Although good lamb is available the whole year around, spring lamb is very tasty. We all love good lamb chops or a rack of lamb, but I reserve this for an occasion or a Sunday lunch as these are the most expensive cuts of lamb.
Lamb meatballs are a perennial favourite too, and I often make them Middle Eastern style grilled and served with pita bread and other accompaniments, which can be a bit much for a quick weekday night dinner. There are some delicious recipes by Ottolenghi as well as Honey & Co. for lamb meatballs, which are excellent for grilling.
This recipe is inspired by one from River Cottage’s Hugh Fearnley-Whittingstall. It’s essentially one dish, lamb meatballs served atop a hearty salad. The best part of the dish is that the lamb meatballs cook in the oven, leaving you free to put the salad together in the meanwhile. The quinoa can be cooked anytime earlier, as it needs to be room temperature for the salad.
A word about the ingredients:
It’s intriguing to see the same ingredients pop up across India and the Middle East in different forms. Dried pomegranate powder (called “anardana” in India) is used to add tang to many north Indian dishes. In the Middle East, all the way from Iran to North Africa, it’s used widely as molasses, which is essentially thickened pomegranate syrup, reminiscent of aged balsamico. Having tried both the local Waitrose brand and one from my local North African store, I find the latter thicker, punchier and fresher. Use any you can get your hands on. I strongly recommend stocking a bottle. It has a long shelf life, doesn’t need refrigeration, and is excellent for any salads accompanying a Middle Eastern inspired meal.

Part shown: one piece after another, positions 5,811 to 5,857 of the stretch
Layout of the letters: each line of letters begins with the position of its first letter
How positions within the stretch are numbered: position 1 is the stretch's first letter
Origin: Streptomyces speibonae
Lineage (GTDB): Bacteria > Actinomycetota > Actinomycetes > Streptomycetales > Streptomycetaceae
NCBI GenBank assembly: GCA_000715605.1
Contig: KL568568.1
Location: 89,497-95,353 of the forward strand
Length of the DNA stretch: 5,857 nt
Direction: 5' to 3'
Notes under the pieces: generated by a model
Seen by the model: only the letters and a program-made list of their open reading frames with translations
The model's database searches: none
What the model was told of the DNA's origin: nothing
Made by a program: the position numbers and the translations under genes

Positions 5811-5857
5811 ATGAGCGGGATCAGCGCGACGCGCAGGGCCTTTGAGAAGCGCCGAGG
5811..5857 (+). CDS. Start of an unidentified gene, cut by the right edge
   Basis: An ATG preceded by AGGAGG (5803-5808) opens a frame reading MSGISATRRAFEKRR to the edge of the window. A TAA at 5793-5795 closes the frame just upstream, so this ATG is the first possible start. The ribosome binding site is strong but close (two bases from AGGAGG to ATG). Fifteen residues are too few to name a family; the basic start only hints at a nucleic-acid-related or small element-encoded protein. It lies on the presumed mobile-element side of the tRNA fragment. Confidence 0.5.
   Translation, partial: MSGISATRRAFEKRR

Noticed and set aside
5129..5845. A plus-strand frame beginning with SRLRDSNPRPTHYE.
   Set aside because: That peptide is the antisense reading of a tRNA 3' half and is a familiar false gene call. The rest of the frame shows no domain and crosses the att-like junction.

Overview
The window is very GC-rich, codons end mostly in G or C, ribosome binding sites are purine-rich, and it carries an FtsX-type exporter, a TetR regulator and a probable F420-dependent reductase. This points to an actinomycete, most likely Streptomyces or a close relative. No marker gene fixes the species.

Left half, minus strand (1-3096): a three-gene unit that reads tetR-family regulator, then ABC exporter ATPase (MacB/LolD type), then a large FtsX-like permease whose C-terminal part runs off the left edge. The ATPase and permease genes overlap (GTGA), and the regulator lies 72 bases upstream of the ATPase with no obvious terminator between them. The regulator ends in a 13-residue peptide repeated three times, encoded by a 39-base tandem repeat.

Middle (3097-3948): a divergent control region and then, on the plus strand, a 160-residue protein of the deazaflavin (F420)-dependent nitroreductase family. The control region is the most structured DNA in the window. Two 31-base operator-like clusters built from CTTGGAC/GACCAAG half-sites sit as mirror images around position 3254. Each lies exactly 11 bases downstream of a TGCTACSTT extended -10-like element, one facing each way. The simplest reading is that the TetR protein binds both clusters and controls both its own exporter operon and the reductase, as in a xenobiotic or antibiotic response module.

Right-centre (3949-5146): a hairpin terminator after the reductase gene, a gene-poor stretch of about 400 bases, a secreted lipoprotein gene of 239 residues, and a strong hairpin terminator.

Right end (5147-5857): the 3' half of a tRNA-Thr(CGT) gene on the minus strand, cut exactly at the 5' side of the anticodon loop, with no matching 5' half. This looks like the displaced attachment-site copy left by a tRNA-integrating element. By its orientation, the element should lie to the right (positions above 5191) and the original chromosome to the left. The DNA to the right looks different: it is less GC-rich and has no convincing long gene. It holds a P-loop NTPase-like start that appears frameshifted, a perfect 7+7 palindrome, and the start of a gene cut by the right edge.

Quinoa or bulgur
The original recipe had bulgur wheat, but I swapped out the bulgur for quinoa, only because I always stock quinoa at home. By all means, feel free to use bulgur, giant couscous or even whole grain barley, whatever you have handy.
This is a tangy dried berry powder which is excellent for sprinkling on hummus, adding to lamb & chicken marinades, and is essential for salads like the Middle Eastern fattoush. Don’t buy it just for his recipe. Replace with an additional squeeze of lemon.